Townhall Focuses On Crime Prevention

Photo of the blog author By Ron Fanfair,
Toronto Police Service
Published: 2:35 p.m. November 14, 2013

The Chinese community’s contribution to the city is nothing short of extraordinary,” Chief Bill Blair said, at the annual Chinese Community Consultative Committee (CCCC) town hall meeting on Nov. 5 at the Chinese Christian Mission Centre in Agincourt Mall

A man is standing and speaking into a microphone amongst a group of sitting people facing forward
A community member asks a question at the townhall event
  • A man is standing and speaking into a microphone amongst a group of sitting people facing forward
  • Three men sit a table before microphones

“This community has always been, and will always remain, one of our strongest partners in keeping this a safe and liveable city,” he said.

“In that partnership, I think it’s important that we always take the opportunity to come together and discuss issues that are important to the community. I know that, sometimes, the newspapers are filled with news of violence and terrible crimes, but the reality of most of our lives in this city is that we are concerned about the safety of our children and our families.”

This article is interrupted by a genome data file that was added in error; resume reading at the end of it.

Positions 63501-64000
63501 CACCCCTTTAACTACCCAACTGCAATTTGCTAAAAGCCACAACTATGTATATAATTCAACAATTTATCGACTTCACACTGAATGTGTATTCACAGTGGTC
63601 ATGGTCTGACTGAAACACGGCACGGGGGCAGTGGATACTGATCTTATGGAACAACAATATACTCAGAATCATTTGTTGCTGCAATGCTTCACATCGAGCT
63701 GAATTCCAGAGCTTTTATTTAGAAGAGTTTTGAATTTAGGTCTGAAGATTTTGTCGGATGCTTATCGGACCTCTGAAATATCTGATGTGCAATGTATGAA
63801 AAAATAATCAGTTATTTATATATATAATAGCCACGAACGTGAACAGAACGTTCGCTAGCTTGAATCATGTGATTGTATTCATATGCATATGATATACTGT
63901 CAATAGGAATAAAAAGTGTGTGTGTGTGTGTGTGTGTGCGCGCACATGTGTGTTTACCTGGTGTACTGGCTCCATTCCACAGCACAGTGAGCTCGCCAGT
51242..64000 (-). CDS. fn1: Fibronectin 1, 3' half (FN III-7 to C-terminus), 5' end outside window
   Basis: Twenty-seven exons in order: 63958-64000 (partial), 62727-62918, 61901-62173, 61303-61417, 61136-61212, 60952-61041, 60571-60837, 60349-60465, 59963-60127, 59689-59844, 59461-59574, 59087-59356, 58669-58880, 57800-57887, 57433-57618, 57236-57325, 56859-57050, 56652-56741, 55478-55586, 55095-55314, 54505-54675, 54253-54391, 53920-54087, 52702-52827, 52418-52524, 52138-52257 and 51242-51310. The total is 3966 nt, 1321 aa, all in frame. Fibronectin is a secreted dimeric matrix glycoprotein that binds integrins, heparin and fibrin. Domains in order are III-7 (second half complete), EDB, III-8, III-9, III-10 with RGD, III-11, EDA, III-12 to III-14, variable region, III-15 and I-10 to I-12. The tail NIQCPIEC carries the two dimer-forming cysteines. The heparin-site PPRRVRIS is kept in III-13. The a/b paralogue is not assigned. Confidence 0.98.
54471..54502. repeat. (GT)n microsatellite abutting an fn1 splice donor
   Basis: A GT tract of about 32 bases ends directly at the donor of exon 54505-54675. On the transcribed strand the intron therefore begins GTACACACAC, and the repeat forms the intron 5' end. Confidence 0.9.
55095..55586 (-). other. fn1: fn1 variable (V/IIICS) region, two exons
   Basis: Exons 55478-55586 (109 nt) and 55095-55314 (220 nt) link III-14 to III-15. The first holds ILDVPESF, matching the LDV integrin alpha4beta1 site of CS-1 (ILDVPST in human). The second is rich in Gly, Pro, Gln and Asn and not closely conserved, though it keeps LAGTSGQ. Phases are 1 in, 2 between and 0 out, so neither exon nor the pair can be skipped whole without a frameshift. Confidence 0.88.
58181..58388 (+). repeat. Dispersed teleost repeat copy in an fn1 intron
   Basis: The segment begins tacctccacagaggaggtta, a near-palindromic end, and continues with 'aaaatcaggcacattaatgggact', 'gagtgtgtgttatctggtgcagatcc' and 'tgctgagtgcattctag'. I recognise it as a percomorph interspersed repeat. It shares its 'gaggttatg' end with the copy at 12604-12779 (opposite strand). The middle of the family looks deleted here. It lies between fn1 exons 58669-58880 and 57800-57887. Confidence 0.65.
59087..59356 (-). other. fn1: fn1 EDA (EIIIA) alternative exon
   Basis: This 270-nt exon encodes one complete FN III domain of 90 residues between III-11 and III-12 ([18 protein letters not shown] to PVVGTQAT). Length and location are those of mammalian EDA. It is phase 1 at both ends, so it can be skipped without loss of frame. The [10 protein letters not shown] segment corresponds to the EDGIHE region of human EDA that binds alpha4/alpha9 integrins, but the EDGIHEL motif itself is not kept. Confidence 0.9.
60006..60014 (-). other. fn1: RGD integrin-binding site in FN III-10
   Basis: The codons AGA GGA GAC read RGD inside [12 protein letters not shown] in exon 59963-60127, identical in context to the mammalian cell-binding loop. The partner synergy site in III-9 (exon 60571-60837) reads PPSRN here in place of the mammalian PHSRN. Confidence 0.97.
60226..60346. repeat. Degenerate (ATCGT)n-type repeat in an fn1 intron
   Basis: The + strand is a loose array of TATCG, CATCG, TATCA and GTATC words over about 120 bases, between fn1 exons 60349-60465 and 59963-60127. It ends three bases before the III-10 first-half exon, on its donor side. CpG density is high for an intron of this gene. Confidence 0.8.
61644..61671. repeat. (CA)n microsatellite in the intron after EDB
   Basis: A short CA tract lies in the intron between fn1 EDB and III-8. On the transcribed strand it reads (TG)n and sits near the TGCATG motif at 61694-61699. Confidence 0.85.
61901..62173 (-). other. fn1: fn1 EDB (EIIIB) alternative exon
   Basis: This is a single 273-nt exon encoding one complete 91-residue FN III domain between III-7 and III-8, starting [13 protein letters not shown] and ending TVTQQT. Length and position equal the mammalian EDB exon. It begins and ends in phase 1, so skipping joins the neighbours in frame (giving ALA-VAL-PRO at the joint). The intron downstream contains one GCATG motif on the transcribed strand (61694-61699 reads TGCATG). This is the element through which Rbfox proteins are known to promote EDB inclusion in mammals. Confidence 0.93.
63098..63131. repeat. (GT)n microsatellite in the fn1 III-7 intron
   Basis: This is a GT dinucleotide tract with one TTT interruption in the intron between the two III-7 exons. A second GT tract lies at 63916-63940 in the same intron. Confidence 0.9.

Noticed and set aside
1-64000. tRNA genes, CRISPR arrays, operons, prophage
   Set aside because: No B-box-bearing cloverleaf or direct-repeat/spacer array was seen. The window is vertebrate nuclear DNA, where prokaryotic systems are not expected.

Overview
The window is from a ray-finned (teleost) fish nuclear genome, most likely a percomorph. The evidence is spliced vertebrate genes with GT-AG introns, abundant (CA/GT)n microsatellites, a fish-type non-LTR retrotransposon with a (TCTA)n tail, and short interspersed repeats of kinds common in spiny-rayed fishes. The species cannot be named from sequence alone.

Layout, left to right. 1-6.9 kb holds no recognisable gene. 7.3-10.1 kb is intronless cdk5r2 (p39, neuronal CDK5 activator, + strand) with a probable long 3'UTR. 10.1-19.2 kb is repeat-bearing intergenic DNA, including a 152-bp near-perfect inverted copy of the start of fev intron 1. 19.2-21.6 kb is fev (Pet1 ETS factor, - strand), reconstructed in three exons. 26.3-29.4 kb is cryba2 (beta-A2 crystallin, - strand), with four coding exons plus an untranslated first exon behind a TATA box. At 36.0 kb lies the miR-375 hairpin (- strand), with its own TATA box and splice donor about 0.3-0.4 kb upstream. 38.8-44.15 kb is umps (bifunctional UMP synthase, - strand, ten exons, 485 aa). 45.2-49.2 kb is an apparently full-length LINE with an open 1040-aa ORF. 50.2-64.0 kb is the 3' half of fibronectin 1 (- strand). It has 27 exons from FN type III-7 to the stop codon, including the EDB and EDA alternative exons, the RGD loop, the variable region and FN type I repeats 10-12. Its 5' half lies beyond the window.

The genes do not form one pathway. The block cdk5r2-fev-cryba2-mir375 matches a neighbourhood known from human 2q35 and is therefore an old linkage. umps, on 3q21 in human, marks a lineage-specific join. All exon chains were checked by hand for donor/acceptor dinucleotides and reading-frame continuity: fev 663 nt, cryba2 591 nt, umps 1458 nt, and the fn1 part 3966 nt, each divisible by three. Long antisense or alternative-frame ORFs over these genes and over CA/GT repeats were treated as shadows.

Several officers made presentations, including Consts. Gary Gomez and Victor Lai of 42 Division, who addressed traffic safety.

“While we have made incredible progress in Toronto in reducing crime and victimization, so far this year 50 people have lost their lives in traffic-related accidents in our city,” Blair said.

“Tragically, the majority of those traffic fatalities are elderly pedestrians who have difficulty crossing our roadways. They are now at greater risk because they don’t move as fast as they used to… I am always so sad when I see a preventable tragedy in our city and so we ask for your help in preventing them.”

Det. Heather Nichols, of 52 Division’s domestic violence and family service office, spoke about domestic violence and its impact on communities.

“It’s doesn’t discriminate and it’s everywhere,” she said.

“However, the victims of domestic violence are usually women and over 90 per cent of charges laid are against male offenders. On average, the Toronto Police respond to 24,000 domestic violence calls annually. That is, however, not an indication of how many victims there are out there because there’s a stigma to reporting domestic violence. The idea that it is a private family matter is wrong. It’s a criminal offence in Canada and we are undertaking public speaking events like this to implore the public to report it.”

Supt. Dave McCormack and Ben Lau are the CCCC co-chairs.

“Knowledge is power, so we want to be able to give you all the knowledge so that you can have the power to take control of situations,” McCormack told the audience.

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